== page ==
The marine speaker market offers several types and styles of units, each of which have their own uniqueness and niches. your choice will depend on the size you'd like to see covered, the ambient noise-level of the environment, and whether the speaker will be sounding off foreground or background music.


If you are replacing an existing pair of speakers, there would already be a cut-out hole which will considerably narrow down your search. If you will be cutting a new hole for new flush mount speakers, you'll want to first measure the area. When considering the space, remember to measure the depth of space behind the speaker as well, since there needs to be enclosed air space behind and around the speaker. Also, since larger speakers typically tend to give better sound, it would be wise to find the largest space possible.


Let's have a closer look on the various models and their purposes and specifications.


In-Wall/In-Ceiling/Flush-Mount Speakers

Flush-mounted speakers typically come in two formats: in-ceiling and in-wall, and are utilized in two scenarios, background/foreground music reproduction and in surround sound applications. The flush-mounted speaker is either visible with a grille, or in special circumstances totally invisible with a thin coat of plaster hiding the speaker itself.


In-ceiling or in-wall speakers are those sound-offs you install high above. Designed to sit recessed into the ceiling or wall, respectively, these speakers sit flush mounted  and offer a sleek and minimalistic look. As is the case with most other speakers, or any electronic product for that matter, there are several models, offering a range of features and  quality.


These "In"-speakers used to be of secondary quality, but they've managed to come a long way and the ones you'll find in our store are of super quality.


A prime plus for In-ceiling speakers is space efficiency. Being recessed into the ceiling, they don't take up any of your boat's precious living space. Additionally, they'll never be in the way, and there's no wiring running across and through.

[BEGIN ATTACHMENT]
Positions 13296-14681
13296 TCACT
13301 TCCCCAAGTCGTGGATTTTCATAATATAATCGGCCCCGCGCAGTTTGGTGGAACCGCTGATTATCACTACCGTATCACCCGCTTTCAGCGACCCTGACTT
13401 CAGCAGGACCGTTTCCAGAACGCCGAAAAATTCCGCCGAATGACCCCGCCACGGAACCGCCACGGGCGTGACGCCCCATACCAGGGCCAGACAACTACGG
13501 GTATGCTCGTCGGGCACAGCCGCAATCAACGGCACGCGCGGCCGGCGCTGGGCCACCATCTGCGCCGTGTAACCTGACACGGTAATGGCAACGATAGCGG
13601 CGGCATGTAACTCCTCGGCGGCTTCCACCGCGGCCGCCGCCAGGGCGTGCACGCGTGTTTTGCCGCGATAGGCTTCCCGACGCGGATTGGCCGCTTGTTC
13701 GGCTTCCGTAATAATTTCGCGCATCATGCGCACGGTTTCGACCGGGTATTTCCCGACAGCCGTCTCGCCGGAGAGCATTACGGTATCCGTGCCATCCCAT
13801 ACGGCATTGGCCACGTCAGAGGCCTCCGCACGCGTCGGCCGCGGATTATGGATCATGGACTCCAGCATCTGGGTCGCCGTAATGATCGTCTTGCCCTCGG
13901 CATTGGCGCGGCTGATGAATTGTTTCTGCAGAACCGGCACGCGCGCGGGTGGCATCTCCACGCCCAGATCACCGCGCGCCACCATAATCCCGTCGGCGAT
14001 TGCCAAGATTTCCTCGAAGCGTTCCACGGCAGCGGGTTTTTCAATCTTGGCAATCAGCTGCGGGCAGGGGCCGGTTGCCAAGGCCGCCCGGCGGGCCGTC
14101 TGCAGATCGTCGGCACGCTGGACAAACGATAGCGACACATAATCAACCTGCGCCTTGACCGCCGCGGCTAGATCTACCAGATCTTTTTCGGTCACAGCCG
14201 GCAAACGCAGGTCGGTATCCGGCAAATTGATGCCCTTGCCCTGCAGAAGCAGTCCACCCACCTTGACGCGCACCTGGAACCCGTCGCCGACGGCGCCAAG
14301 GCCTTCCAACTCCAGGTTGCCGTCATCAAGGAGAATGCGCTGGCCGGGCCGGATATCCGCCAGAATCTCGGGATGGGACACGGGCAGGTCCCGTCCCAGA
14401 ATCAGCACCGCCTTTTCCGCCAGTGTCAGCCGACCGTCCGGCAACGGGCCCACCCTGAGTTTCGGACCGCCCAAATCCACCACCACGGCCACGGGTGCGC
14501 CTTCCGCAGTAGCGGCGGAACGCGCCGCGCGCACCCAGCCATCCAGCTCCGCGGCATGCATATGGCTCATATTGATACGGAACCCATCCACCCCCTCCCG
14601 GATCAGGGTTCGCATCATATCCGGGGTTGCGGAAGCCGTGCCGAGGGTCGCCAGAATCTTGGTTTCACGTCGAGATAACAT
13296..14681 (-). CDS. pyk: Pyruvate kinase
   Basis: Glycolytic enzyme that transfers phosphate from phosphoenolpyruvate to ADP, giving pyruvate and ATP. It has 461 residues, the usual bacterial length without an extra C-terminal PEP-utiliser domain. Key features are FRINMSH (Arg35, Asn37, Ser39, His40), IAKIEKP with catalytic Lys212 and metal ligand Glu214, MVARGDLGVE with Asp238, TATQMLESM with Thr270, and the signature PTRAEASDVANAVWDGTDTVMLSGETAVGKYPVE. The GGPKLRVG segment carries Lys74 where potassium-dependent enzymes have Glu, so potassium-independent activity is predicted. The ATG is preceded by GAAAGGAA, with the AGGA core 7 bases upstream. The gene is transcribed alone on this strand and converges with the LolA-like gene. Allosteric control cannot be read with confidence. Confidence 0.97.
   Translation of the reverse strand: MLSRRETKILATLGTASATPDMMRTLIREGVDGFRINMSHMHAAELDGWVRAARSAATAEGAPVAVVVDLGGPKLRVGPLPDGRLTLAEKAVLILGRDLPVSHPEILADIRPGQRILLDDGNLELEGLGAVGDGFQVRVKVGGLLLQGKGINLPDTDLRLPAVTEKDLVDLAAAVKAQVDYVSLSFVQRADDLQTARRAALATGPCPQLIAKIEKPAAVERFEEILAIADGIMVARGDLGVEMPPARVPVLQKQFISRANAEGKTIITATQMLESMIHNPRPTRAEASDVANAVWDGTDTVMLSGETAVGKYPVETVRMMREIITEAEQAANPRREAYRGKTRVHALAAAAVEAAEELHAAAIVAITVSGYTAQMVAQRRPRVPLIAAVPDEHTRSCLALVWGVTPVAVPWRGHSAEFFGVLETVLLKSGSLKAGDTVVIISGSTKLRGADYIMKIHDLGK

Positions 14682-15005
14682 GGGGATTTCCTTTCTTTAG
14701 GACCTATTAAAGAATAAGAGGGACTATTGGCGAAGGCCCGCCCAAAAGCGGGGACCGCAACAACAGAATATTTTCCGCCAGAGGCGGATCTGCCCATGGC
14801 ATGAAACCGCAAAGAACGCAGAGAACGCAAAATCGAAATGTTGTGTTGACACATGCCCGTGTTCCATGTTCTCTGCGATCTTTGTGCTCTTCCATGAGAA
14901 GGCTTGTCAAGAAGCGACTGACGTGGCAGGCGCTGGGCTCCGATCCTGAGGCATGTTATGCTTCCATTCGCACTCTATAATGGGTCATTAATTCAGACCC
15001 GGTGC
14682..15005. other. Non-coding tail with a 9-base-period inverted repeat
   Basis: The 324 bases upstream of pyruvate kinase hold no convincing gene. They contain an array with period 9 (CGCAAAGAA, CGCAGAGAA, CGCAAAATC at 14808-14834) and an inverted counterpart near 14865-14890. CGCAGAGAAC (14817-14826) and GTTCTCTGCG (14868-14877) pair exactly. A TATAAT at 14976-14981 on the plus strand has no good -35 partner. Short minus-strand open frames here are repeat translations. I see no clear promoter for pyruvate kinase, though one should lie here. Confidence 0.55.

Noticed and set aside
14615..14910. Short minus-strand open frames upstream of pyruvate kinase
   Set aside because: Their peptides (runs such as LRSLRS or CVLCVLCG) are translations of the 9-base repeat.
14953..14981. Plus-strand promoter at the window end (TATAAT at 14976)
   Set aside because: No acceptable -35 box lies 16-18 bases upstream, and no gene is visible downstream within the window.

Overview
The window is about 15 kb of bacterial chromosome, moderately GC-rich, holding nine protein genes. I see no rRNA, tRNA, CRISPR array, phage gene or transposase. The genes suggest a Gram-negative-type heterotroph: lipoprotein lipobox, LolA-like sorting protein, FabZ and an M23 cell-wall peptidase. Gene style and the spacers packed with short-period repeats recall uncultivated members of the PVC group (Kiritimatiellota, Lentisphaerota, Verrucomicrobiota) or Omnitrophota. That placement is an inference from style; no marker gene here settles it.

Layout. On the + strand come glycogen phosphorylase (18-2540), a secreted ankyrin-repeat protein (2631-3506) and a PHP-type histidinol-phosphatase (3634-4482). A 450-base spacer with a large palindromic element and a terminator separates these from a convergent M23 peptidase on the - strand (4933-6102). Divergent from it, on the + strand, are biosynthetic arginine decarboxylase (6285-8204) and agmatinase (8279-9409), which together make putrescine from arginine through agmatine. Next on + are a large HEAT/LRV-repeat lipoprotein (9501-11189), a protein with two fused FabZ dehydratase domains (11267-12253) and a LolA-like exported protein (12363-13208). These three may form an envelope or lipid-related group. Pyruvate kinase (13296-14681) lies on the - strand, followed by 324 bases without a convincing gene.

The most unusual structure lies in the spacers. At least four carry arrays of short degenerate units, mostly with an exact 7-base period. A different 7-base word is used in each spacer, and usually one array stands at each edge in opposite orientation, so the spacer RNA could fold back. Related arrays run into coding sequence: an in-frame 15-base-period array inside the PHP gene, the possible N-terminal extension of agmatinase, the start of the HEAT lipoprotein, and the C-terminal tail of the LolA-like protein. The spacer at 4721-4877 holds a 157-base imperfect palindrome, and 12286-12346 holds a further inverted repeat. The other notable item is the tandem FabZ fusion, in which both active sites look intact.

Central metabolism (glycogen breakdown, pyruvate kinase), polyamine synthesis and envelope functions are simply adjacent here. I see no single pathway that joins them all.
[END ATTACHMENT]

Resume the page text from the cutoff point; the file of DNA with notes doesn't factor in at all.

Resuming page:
For whatever reason, in-ceiling speakers tend to be round in shape, and they'll usually come with paintable grills, while in-wall speakers will come in various shapes.


Since it's virtually impossible to know in advance exactly how the in-ceiling speakers are going to sound, bass and treble controls will come in handy. They allow for tweaking the sound to suit the space and your ears even after having installed the speakers.


Another good thing to have is a powered subwoofer, which will boost the low frequencies and provide you with more realistic sound.


Dual cone Speakers

Dual cone speakers These speakers use an inexpensive design in which a small whizzer cone attached to the center of the woofer reproduces high frequencies. Dual cone speakers do not deliver as broad a spectrum of sound frequencies as some other types of speakers.

Dual cone speakers have only one driver or sound output source, but use two different cones, one larger and one smaller. The larger cone is geared towards mid-range and low frequencies, while the small cone is used for high frequencies.

One of the attractive features of dual cone speakers is the price, which would usually be lower than many of its peers in the speaker spectrum.


Coaxial Speakers